The ruling is seen as a partial victory for Udo Voigt, former leader of the far-right National Democratic Party (NPD), who booked a health spa holiday in a hotel in the eastern German state of Brandenburg in 2009.
The Esplanade hotel in Bad Saarow, realizing who he was only after the booking was confirmed, subsequently barred him.
The hotel owner justified the ban on the grounds that harbouring the NPD leader hampered the hotel’s ability to provide “every guest with a top class wellness experience.”
Voigt’s discrimination lawsuit failed in two Brandenburg state courts, who upheld the hotel’s claim that other guests would be disturbed by his presence.
The BGH also upheld the view, saying that private hotel managers had “a right to decide who they want as a guest and who they don’t.” The BGH said the constitutional principle that no-one could be discriminated against because of their political views did not necessarily apply between companies and private citizens.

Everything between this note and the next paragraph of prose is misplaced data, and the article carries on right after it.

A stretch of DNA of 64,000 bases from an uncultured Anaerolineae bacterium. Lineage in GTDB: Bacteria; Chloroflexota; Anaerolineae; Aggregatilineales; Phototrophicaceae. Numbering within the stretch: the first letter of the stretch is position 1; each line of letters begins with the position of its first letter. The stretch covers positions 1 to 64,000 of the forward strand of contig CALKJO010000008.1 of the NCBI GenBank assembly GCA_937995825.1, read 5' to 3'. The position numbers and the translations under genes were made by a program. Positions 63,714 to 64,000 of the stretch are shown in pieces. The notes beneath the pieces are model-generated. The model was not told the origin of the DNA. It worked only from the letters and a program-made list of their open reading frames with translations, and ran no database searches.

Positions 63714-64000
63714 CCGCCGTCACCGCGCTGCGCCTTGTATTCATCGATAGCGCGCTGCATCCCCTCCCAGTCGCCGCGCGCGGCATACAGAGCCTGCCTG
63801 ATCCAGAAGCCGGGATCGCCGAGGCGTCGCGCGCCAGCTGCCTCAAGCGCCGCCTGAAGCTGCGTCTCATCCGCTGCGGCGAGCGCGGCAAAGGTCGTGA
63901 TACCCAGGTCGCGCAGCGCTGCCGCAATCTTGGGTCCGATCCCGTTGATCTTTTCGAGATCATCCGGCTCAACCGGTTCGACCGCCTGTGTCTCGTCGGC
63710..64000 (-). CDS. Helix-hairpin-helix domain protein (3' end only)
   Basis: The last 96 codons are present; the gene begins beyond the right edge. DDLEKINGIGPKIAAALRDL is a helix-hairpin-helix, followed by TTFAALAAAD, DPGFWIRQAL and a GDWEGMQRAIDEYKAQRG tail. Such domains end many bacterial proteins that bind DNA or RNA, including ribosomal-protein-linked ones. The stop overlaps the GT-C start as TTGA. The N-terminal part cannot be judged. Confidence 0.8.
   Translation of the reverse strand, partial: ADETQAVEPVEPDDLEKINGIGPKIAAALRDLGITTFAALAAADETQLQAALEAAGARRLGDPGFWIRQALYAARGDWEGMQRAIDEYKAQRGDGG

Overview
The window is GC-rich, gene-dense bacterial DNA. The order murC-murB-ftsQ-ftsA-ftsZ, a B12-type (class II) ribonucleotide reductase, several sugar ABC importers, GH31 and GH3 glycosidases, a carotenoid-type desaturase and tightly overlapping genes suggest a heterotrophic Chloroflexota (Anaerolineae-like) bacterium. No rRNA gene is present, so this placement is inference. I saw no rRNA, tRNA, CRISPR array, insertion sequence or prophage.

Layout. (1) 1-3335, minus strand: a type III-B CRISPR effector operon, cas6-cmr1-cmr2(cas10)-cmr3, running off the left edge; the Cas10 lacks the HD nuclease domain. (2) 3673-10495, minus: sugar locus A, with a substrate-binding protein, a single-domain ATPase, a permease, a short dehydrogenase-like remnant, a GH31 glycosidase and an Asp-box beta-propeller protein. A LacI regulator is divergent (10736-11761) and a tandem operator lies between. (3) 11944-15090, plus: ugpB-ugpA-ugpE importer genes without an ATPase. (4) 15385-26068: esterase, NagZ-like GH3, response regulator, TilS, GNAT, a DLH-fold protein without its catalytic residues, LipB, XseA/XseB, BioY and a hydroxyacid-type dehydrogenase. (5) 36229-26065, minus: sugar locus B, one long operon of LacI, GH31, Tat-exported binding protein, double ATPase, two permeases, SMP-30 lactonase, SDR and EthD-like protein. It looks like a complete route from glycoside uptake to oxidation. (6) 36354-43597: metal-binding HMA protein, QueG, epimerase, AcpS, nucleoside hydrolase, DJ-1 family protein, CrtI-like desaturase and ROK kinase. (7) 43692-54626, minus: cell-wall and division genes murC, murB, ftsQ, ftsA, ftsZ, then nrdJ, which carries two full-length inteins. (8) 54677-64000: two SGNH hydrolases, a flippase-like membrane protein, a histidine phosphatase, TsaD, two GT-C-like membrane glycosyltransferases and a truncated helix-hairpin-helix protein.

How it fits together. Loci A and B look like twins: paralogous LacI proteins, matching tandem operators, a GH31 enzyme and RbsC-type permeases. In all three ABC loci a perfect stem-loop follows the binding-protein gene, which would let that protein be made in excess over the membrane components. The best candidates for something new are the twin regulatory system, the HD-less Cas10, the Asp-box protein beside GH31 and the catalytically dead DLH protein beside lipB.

But the court said that if a valid contract for providing services had been agreed between the two parties, then the hotelier was bound to the deal. In that case, a ban would only be possible if the guest had violated the contract, for instance by haranguing other guests.
Voigt was leader of the NPD from 1996 to November 2011, when he was replaced by Holger Apfel.